This unity has fallen apart. Its break-up took place in the West, but in the present age it has reached an Orthodoxy weakened in its intellectual (I do not say spiritual) awareness of itself. With the great systems of scholasticism, theology attempted to make itself into a science, leaving on one side both the negative approach and symbolism, and this has developed into a speculation on God, the work of the so-called ‘natural’ reason, in reality fallen reason. It has been a theology of concepts and systematizations, given over to the sufficiency of reason which separates and opposes things, when what it should do is die and be reborn in the waters of baptism so as to celebrate the mystery (think in it, not about it). The loss of a supra-rational theology, and its replacement by rationalized constructions is one of the causes of contemporary atheism. Such a theology is scandalous, wishes to impose itself and finally is recognized as useless. Scandalous, for it makes the most burning mystery into the neutralized object of a speculative knowledge reserved for specialists of Aristotle or Heidegger, verifiers of weights and measures who transform adoration into administration. Certainly they do not write with their blood. How to avoid the verdict of Marcel More? ‘The word of people who have found a way of turning the cross into a comfortable arm chair can awake no echo in a century torn apart by essentially tragic realities.’ This theology is also scandalous because it wishes to constrain, claims to demonstrate the existence of God, and establish faith in the comfort of scientific demonstrations. It is a theology of guarantees, while faith is the personal adventure of man, going out to meet the personal adventure of God. Rationality has found its proper application in the mastery and control of the fallen world. On this level it has been perceived that the God of theological systems is only a word which we can very well do without. God only makes sense on a totally different plane, that of spiritual experience where the person is totally committed. There is no future for the God of Western theological speculation—who during ‘the Babylonian captivity’ of the Orthodox tradition has spread widely in the theological teaching of the Christian East.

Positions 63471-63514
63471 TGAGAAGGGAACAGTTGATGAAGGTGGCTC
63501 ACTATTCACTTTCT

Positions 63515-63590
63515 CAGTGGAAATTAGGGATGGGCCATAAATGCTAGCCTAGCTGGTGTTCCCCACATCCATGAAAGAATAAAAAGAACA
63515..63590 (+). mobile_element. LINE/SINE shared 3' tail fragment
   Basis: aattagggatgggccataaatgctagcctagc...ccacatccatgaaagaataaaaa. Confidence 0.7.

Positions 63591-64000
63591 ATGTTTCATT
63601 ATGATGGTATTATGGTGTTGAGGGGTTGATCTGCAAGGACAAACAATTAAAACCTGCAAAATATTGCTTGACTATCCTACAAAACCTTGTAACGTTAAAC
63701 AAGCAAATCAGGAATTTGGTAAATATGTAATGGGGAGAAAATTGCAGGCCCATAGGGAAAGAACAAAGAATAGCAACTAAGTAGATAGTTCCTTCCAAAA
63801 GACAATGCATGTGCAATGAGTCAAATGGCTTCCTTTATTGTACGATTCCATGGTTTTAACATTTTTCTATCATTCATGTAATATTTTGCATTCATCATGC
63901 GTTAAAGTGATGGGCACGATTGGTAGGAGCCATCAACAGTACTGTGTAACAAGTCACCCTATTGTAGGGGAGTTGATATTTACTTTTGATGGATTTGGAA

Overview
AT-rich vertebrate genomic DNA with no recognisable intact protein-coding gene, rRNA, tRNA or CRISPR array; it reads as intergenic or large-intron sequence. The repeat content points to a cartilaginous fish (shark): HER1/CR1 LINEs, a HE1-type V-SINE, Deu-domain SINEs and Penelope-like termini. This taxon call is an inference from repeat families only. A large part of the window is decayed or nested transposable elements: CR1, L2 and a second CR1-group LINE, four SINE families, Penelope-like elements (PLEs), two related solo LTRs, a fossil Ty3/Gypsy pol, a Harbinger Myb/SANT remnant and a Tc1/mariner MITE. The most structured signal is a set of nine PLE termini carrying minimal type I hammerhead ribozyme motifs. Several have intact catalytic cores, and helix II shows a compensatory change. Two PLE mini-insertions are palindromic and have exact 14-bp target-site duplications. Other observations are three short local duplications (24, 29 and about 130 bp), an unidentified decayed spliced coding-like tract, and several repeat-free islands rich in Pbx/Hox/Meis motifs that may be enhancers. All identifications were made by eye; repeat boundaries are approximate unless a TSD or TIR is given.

The rationalization of theology brought with it an individualization of mysticism and a sentimental or intellectualist degeneration of the liturgy. Romanesque art, like Byzantine art, creates a space which is full, saturated with the all-presence. Gothic art is an aspiration towards heaven where God is exiled. From spiritual bodilyness, sacred art moves to the dreamy anima of the Florentine Quattrocento, and then to the vital turmoil of the baroque. This active degeneration of Western liturgical art, which is rich none the less in creative discoveries and inventions at the human level, gives rise to a passive degeneration of Orthodox art from the seventeenth century onwards. While Orthodoxy was going to sleep, rocked in the sublime cradling of a half-heard liturgy, affective devotion was flourishing in Catholicism, and the Reformation gave rise to an essentially discursive form of worship, dominated by a thin Platonism which confused spiritual and intelligible. Mysticism no longer rooted in theology and liturgical unanimity slides into an inspired individualism. After the defeat of ‘pure love’ in the eighteenth century it leaves the Catholic Church, and one sees the strange evolution which leads from the illuminism of the eighteenth century to certain aspects of German romanticism, and from there to the pseudo-religions of the twentieth century.
Thus the Christian faith has become for most people a simple belief restricted to morality and subjectivity; it has ceased to open man to the infinite experience of ‘life in Christ’, and ‘acquisition of the Holy Spirit’. The inner life has ceased to be ‘the art of arts and the science of sciences’. The love of discovery, experience, of a methodical praxis has been moved from the inner life towards the domination of the fallen world, towards science and its technical applications.